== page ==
I follow.

Canyon Hush

If someone shouts “ echo”
One more time
So help me,
I will leave you here
to bake like clay
in the Utah sun,
and you can get your own way back
forget about the ice cream
forget your feet
just look
and hush.
It took thousands of years to
carve this out
so you can wait a minute.

Norwegian Night

There are four secret passages
in the Canadian ambassadorial mansion
in Norway.
I know, because I found three of them
poking around in pantries and libraries
late in the night--
A jetlagged five-year old
should never be underestimated
in the best of times.
I held the cookie tin in my lap
with my new best friend
and we watched the sun
turn the ink-sky grey
and rose.

Wednesday, June 17, 2015

Promises

Promises
For Last Poet Standing round 2
February 2015


Keep the promises you make yourself,
Because sometimes they’re the only ones
You can trust.
By twelve years old, I was pretty sure promises
Weren’t worth the air the words took.
“I promise things will get better,” they said.
“I promise I’ll always be there.”
But drifting, separate schools, work--
The promises were only air, and you can’t trust air.
So I promised myself, age twelve, to keep breathing anyway.
Some promises are too hard to keep alone,
I was failing, falling, burning.
And then I met him.
I sat down on the bench
Because he was reading a book,
After all the betrayal of flesh and blood and air,
Ink was one thing I could trust.
So we sat and talked and
I had a friend, again.
I built up my trust, still wary of words just spoken,
Careful of my back facing anyone but him,
The only one I could trust to be there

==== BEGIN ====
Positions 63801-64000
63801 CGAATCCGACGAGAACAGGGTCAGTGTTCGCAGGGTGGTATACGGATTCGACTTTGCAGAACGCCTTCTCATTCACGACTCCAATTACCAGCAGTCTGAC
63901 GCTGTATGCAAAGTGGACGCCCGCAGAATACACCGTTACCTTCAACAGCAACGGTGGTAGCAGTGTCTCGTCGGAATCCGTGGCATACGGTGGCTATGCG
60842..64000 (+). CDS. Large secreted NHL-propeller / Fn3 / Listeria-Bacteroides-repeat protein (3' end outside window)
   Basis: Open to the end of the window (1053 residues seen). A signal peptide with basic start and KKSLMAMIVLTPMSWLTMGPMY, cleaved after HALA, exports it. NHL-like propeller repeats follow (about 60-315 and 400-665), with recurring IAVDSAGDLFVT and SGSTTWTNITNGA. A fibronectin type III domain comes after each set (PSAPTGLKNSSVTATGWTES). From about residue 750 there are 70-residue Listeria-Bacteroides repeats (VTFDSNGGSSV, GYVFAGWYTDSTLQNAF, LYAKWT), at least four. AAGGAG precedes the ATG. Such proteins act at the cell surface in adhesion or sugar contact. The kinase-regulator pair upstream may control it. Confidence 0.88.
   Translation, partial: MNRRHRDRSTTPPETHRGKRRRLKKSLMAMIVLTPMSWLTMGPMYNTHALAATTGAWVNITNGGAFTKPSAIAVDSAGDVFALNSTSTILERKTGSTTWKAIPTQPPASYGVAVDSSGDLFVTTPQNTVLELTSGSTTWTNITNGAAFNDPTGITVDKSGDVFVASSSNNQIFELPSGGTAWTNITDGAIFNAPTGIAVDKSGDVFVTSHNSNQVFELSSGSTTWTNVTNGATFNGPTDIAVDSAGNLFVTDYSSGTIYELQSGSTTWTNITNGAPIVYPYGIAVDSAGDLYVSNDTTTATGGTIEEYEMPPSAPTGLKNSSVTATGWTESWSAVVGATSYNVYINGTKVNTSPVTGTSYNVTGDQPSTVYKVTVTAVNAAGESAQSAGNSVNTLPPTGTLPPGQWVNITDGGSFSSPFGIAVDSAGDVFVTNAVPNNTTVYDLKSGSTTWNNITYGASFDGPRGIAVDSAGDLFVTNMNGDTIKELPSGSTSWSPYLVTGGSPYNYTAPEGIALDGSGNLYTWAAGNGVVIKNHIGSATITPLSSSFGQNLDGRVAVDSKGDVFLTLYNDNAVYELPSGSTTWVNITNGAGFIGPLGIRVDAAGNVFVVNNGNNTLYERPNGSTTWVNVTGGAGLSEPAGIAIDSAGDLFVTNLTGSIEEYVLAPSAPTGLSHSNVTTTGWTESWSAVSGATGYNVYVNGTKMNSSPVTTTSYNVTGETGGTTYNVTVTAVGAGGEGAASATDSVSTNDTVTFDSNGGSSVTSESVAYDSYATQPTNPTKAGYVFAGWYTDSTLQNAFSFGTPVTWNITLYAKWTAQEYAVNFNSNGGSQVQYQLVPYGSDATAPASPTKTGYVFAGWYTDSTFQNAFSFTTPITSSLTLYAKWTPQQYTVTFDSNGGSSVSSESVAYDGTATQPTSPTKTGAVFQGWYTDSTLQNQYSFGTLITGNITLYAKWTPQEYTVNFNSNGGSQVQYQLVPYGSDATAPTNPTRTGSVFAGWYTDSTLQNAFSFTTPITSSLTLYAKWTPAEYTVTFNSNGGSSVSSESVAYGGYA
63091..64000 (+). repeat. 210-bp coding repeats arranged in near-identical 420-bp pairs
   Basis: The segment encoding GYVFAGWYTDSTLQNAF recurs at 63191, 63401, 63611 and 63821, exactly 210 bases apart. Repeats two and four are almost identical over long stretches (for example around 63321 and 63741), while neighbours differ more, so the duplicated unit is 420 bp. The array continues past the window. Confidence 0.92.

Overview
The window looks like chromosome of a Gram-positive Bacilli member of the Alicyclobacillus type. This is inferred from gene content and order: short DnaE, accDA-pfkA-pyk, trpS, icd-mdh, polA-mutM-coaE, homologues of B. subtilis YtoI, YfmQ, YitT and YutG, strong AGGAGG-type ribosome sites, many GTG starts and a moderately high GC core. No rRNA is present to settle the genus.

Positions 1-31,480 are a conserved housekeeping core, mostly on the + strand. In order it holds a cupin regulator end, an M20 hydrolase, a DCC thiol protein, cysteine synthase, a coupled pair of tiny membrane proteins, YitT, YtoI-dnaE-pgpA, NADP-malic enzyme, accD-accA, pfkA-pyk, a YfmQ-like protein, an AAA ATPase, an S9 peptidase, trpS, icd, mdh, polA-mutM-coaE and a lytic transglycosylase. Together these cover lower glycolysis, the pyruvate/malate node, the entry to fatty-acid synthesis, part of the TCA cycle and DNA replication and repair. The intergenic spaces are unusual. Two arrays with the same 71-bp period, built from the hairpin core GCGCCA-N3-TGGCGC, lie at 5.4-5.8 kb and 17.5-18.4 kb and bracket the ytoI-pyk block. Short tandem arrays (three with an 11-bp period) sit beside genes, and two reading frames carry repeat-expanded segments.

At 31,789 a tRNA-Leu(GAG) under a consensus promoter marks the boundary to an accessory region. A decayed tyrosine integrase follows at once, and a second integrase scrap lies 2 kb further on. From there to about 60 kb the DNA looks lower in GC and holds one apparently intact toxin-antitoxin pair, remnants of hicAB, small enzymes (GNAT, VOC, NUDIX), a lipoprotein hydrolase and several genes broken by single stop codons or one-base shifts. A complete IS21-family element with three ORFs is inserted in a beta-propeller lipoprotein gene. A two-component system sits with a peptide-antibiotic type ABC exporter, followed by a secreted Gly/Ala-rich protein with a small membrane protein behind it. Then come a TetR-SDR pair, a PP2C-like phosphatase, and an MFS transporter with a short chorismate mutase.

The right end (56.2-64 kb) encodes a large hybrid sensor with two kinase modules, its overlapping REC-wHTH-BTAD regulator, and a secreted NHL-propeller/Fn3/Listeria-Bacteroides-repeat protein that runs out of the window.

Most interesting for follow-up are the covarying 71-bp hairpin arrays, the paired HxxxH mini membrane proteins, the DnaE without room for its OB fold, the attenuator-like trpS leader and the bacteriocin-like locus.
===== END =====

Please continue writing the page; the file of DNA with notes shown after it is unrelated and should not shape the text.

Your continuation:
When I huddled in a high school library corner,
White-hot mania pressing into my eyes
Or the numbing void of depression filling my guts with lead.
He’d hold me, and I’d say, “I’m sorry.”
A shaking head, a hand on my arm
“I’m here, I’m here. I Promise.”
16 is too young for declaring eternal love,
And I didn’t want to ruin what we had, whatever it was, but
I’d never felt this way about anyone before.
As cliché as it sounds, it was true then.
Is true still,
And I’d promised myself I’d never let a chance at happiness
Slide through my fingers.
Then I got the email, fitting that it come in ink not worthless air:
“hey, anna, do you want to go to that mormon prom thing? with me?”
And fingers trembling, I typed back, yes.
There were more promises then, to myself, to him,
To others. I learned to trust the air again, the spoken things,
They all credited therapy, I credited the one who
Held me and listened.
He told me I didn’t have to,
 But I promised I’d wait for him,
And I did, faithful letters every week.
When he came home, we watched our movie. Up.
The one we watched the day I first kissed him
And he said, “I can see us like that,”
And crossed his heart.
Take it slow, we said.
Promised.
I was 21 and the world was so much brighter than it had been
When I promised myself I’d live,
Even in the rain.